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United States Department of Agriculture

Agricultural Research Service

Research Project: GLOBAL CHANGE AND BELOWGROUND PROCESSES IN AGRICULTURAL SYSTEMS

Location: National Soil Dynamics Laboratory

Title: Soil Carbon Analysis in Large Fields Using a Scanning System

Authors
item Wielopolski, Lucian - BROOKHAVEN NAT. LAB.
item Mitra, Sudeep - BROOKHAVEN NAT. LAB.
item Zhang, Yue - BROOKHAVEN NAT. LAB.
item TORBERT, HENRY
item PRIOR, STEPHEN

Submitted to: Meeting Abstract
Publication Type: Abstract Only
Publication Acceptance Date: January 19, 2006
Publication Date: January 19, 2006
Citation: Wielopolski, L., Mitra, S., Zhang, Y., Torbert III, H.A., Prior, S.A. 2006. Soil carbon analysis in large fields using a scanning system [abstract]. Emerging Modalities for Soil Carbon Analysis: Sampling Statistics and Economics Workshop.

Technical Abstract: One of the issues hindering the implementation of carbon-credits trading protocols and a limiting factor in the comprehensive evaluation of large fields for carbon is the need for analyzing soil core samples in a laboratory. The procedures for careful analysis are labor-intensive, involving many steps, time consuming and prohibitively expensive when there are large numbers of samples. Therefore, there is an emerging need for novel types of instrumentation for in situ soil carbon analysis that, preferably, are non-destructive, yet able to contiguously scan large areas. One such instrument satisfying most of the requirements is an INS instrument based on gamma ray spectroscopy induced by Inelastic Neutron Scattering. This nuclear method directs fast 14 MeV neutrons at the soil where they undergo inelastic neutron scatterings stimulating characteristic gamma ray emission from the soil’s elements. The time intervals from the time neutron emission require to penetrate into the soil, stimulate gamma ray emission, and finally to detecting and recording the gamma rays are very short, from pico- up to nano-seconds. In light of the typical tractor speeds in the field of about five km/h, or double that, the system is virtually stationary relative to the nuclear events taking place. We demonstrate the viability of the INS system for scanning large fields, and present the preliminary results of multiple stationary and scanning measurements in the same field. The fields were scanned at different speeds or variable speed.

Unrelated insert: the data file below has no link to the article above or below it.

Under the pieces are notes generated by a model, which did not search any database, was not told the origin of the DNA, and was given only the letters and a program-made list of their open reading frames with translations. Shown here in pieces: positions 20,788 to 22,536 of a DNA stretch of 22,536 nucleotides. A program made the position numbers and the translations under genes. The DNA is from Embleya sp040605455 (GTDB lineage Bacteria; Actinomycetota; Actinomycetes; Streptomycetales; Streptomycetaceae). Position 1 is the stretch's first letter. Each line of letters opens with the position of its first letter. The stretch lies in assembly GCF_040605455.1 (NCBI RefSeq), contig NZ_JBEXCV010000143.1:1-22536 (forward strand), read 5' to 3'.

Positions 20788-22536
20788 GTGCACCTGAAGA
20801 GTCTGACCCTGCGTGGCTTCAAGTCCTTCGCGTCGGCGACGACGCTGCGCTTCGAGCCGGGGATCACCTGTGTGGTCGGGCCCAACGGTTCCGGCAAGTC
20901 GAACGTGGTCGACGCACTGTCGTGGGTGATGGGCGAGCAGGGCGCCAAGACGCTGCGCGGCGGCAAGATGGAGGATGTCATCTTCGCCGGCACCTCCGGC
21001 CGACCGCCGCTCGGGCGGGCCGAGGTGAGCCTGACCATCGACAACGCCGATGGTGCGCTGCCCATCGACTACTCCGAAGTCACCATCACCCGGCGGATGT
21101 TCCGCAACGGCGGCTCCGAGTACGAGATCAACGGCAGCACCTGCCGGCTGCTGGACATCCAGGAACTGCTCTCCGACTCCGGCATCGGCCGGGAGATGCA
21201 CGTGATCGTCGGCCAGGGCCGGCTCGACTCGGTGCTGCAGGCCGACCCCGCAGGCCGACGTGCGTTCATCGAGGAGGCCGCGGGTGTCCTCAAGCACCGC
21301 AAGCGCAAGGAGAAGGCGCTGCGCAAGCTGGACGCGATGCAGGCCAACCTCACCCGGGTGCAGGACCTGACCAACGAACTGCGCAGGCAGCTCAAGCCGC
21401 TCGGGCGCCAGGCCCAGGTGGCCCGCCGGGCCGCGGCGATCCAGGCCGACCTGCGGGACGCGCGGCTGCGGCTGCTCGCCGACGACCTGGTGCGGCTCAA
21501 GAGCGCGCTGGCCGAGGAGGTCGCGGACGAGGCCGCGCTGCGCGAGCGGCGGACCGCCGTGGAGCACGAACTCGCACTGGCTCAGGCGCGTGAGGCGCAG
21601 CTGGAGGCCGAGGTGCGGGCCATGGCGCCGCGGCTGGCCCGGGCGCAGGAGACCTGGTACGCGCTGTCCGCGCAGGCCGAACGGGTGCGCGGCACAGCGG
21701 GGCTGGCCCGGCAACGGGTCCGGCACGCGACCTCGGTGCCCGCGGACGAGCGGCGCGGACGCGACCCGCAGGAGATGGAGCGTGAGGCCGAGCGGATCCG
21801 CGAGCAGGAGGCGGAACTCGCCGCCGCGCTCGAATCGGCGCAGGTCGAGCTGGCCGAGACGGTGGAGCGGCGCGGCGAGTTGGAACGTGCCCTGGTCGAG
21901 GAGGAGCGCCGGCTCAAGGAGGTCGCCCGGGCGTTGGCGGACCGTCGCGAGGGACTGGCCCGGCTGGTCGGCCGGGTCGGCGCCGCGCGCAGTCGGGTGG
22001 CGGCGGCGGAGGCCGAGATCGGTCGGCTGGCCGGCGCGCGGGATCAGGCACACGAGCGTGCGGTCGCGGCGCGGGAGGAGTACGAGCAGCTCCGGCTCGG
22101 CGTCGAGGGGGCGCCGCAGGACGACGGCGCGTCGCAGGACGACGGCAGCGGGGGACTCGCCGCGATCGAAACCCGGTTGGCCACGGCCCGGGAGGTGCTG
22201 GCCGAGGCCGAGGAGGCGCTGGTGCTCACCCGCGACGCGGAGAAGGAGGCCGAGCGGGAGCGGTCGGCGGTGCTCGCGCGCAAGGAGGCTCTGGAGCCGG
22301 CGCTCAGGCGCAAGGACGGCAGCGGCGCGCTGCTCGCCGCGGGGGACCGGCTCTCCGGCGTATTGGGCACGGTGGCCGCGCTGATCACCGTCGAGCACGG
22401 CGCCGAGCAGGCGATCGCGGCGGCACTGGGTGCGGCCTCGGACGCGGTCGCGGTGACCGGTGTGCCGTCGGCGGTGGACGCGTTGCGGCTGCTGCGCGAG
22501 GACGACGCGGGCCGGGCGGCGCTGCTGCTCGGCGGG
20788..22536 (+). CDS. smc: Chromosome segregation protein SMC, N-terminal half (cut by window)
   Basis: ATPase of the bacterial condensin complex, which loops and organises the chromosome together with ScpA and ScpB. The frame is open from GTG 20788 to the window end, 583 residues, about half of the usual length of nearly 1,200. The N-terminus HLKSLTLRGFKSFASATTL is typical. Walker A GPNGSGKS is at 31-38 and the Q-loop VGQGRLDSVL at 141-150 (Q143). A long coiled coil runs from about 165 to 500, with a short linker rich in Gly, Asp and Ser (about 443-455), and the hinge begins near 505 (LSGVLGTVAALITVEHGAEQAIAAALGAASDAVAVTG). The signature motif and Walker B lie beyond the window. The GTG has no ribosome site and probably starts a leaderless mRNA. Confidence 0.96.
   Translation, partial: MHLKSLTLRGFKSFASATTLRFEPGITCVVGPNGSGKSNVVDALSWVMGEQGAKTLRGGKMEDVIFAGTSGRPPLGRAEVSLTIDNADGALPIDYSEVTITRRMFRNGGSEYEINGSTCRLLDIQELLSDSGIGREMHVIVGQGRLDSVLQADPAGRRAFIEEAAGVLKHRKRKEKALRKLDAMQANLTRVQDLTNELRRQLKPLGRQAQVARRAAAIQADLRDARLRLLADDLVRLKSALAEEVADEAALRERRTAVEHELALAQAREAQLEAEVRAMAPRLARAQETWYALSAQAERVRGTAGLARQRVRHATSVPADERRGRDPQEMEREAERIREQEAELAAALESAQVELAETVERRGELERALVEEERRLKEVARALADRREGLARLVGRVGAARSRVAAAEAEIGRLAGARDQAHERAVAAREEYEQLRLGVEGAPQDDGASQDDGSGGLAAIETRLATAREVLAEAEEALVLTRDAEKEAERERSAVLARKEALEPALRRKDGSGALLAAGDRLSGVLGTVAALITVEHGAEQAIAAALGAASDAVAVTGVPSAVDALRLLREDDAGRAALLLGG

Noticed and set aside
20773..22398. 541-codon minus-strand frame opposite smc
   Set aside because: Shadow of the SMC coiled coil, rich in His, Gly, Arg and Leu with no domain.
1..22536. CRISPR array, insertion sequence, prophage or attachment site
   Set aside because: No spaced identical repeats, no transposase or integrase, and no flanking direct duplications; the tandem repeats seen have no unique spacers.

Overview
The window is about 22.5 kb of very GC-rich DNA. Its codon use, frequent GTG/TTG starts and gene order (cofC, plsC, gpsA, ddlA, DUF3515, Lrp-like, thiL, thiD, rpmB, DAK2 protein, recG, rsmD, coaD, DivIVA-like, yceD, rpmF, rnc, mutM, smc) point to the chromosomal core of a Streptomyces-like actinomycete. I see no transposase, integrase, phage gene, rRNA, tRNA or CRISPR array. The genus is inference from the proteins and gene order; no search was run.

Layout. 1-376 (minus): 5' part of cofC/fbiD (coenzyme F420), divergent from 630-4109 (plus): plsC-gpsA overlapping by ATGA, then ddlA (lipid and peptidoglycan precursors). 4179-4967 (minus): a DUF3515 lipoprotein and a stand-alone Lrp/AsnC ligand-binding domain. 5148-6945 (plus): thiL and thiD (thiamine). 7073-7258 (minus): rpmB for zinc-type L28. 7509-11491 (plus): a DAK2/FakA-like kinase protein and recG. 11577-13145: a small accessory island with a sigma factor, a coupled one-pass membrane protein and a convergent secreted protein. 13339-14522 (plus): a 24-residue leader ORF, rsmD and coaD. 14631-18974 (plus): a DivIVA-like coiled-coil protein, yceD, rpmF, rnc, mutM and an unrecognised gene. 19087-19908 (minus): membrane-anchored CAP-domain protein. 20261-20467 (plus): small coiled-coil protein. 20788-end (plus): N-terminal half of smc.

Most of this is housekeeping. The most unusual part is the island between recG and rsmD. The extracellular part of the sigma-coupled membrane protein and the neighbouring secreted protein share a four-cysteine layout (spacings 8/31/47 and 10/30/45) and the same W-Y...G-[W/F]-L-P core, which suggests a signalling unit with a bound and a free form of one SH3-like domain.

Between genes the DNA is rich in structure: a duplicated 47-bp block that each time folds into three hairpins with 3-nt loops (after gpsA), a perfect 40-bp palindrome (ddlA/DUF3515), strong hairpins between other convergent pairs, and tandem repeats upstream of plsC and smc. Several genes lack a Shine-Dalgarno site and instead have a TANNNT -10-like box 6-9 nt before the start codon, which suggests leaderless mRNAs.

Last Modified: 9/29/2014
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